In a Nutshell
named "Hound Dog" the #19 greatest song of all time. That's quite an honor—especially for a song that proclaims, "you ain't never caught a rabbit and you ain't no friend of mine." Let's face it: lyrically, the song isn't brilliant. And musically, it's pretty conventional. "Hound Dog" is built on a typical blues chord progression, with a rock and roll bass line and rhythm, but really, there's nothing especially innovative about it.
So what's the story? Why do people still listen to – still love – this song? Rolling Stone
offers us a clue, suggesting that the song was a kind of "declaration of independence from one generation to its cold rigid elders." Okay, but what sort of rebellion does a modified blues song with nonsensical lyrics really declare? Or, to put it another way, how much "independence" did the song really reflect?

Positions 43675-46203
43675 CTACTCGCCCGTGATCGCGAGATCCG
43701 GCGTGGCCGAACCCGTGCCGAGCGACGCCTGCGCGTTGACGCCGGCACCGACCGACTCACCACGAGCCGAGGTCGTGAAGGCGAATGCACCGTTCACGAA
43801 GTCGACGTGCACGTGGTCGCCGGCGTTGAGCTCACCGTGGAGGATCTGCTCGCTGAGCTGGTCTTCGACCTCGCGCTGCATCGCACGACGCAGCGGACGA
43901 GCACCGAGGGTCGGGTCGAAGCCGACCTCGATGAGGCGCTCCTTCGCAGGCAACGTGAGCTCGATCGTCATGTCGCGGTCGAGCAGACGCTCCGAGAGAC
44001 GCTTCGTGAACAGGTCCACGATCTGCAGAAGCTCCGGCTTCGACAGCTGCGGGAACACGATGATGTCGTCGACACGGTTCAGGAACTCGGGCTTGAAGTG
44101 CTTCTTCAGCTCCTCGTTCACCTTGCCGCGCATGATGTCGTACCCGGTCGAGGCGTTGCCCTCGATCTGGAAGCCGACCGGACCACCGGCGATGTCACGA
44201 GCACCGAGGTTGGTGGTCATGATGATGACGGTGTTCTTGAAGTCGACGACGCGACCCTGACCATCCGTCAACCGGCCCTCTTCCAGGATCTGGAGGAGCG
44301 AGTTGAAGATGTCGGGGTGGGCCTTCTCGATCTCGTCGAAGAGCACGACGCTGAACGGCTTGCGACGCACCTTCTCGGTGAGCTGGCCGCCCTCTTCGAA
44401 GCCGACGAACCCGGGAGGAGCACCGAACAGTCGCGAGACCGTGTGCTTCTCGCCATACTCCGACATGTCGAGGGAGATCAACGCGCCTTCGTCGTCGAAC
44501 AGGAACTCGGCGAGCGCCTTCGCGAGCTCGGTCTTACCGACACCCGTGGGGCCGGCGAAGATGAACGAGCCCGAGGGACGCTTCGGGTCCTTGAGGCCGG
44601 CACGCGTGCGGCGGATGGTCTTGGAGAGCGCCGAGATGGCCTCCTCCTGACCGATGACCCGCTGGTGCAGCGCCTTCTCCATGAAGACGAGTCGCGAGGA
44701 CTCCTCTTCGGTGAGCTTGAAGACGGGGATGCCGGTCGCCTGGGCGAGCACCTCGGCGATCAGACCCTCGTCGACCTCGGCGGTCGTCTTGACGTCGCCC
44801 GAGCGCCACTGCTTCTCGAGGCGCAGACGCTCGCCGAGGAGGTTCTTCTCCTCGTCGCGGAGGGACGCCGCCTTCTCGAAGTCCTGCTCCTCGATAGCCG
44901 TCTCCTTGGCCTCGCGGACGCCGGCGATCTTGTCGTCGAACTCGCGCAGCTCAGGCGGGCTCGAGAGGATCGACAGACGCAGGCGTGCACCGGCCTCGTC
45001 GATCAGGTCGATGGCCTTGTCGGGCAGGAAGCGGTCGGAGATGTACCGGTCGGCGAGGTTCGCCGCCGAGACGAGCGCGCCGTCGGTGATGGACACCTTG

About the Song
||Musician(s)||Elvis Presley (lead vocals, guitar), Scotty Moore (guitar), Bill Black (bass), D.J. Fontana (drums), The Jordanaires (back-up vocals)
|Album||"Don't Be Cruel" (single)|
|Writer(s)||Jerry Leiber, Mike Stoller|
Explore the ways this song connects with the world and with other topics on Shmoop
"Hound Dog" was originally written and recorded as a conventional 12-bar blues song. After some small but significant lyrical and musical changes, it was recorded by Elvis Presley in what Rolling Stone
labeled rock and roll's "declaration of independence." This song, then, is really about the relationship between R&B
and rock and roll
. "Hound Dog" is also a case study in how rock and roll clashed with the social mores of the 1950s
. Read on to decide how much "Hound Dog" actually pushed the envelope, and how much it backed off when the going got tough.
On the Charts
"Hound Dog" reached #1 on the Billboard pop, country and western, and R&B charts. It was released soon after Elvis's first #1 hit, "Heartbreak Hotel."
The song is #19 on Rolling Stone
's list of the 500 Greatest Songs of All Time.